City of Calgary lets residents of Kingsland decide how to revitalize their own neighbourhood

It’s a simple question seldom asked of a community.

“What do you want?”

An enduring peril faced by aging communities is the spectre of well intentioned bureaucrats poring over maps and photos from behind a desk at city hall, arbitrarily determining what a neighbourhood needs to fuel its revitalization.

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Inglewood long at the forefront of Calgary’s push to revitalize older neighbourhoods

Long before it became a trendy urban oasis, Pat Abbott remembers a very different Inglewood.

“It was around 1962 and there were two really large homes on the street that were rooming houses — for my mom it used to be her evening entertainment,” said the longtime Inglewood resident and community volunteer, whose family moved into their home on the neighbourhood’s west end in 1916.

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Residents offer input on Petrolia shopping centre revitalization

EDMONTON – Fed up with the state of a neighbourhood strip mall, residents of three south Edmonton communities crowded into a hall Saturday to share ideas on redeveloping the site.

“This is part of a longer campaign to fix the Petrolia shopping centre,” said Michael Walters, civics director with the Aspen Gardens Community League.

“In the last 20 years, the place has gone from a dynamic and vibrant part of the community to a deficit for the community.”

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Neighbours try to sweet-talk developers into rebuilding Petrolia Mall

EDMONTON – Petrolia Mall has seen better days.

The parking lot is full of potholes, most of the space inside is vacant, and now even the Giant Tiger anchor store has pulled out.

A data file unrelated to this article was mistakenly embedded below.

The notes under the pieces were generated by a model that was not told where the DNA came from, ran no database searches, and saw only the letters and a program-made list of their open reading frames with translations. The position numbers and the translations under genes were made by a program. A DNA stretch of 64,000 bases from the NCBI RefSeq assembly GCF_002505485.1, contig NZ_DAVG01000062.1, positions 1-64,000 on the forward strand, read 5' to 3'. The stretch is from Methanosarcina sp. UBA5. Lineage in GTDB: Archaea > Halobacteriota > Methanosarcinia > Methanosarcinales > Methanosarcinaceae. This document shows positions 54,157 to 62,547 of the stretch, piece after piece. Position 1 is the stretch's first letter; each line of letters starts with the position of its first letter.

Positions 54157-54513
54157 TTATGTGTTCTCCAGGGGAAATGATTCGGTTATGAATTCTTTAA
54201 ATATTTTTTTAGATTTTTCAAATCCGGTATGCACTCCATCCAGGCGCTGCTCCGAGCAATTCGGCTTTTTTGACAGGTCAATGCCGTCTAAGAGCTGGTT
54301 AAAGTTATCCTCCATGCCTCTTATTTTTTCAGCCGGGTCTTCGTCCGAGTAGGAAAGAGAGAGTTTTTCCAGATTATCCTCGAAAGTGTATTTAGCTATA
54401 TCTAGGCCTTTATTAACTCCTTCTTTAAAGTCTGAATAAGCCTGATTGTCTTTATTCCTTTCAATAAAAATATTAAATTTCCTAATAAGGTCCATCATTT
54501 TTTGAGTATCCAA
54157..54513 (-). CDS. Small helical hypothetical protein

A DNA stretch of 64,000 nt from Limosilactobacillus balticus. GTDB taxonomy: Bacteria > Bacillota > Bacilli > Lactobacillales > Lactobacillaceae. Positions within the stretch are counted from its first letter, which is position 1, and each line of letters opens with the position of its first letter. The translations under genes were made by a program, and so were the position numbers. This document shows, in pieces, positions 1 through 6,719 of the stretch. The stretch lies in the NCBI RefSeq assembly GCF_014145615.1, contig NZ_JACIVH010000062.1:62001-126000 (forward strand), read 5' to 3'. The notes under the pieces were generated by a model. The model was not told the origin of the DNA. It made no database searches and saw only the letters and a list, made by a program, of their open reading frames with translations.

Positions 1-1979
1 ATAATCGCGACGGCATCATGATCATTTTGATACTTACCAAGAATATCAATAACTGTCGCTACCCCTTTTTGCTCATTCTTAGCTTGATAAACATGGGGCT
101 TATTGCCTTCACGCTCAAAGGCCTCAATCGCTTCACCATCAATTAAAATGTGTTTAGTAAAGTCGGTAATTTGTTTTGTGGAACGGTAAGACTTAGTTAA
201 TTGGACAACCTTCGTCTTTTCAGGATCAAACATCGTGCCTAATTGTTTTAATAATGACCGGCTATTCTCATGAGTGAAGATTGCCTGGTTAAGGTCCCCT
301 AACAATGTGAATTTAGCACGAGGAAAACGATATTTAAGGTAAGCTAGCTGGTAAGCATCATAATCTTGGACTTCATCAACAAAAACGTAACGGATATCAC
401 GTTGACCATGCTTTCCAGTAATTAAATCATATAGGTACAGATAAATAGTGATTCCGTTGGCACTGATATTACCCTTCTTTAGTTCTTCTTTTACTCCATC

“The mall used to be a really healthy place, full of good businesses that served the local residents. In the last couple decades, the whole thing has just fallen into a bit of a ruin,” says Michael Walters, civics director with the local community league.

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Revitalization to downtown is ongoing

Fort Saskatchewan residents may remember the downtown revitalizing program launched by the city three years ago, and may not have seen much since an initial push.

The city, however, is reinforcing that the project is ongoing, and that the most noticeable changes would have been seen in the first few years. Now it’s time for everything else.

“I think one of the key messages is that it’s still continuing,” said Terry Stacey, director of Fort Saskatchewan Economic Development.


Town OKs CRL bylaw; awaits provincial cash

Town council approved the Community Revitalization Levy (CRL) bylaw during a special meeting Nov. 29, paving the way for the municipality to retain $13 million from the province for capital projects in Cochrane’s downtown core.

The CRL is a one-time opportunity for the town to redirect the education portion of collected property taxes to enhance a specific CRL area. These funds would otherwise be seized by the province in the form of an education tax, but if utilized properly would instead be targeted to support the cleanup and redevelopment of ‘brownfield sites.’

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Fight continues over subsidized inner-city housing

EDMONTON- Mayor Stephen Mandel says he has serious doubts that a proposed freeze on building subsidized housing in five low-income, inner-city neighbourhoods would help revitalize these communities or reduce crime.

“It don’t see what this will do to change the communities,” Mandel said Monday. “I think we’ll end up creating more problems.”

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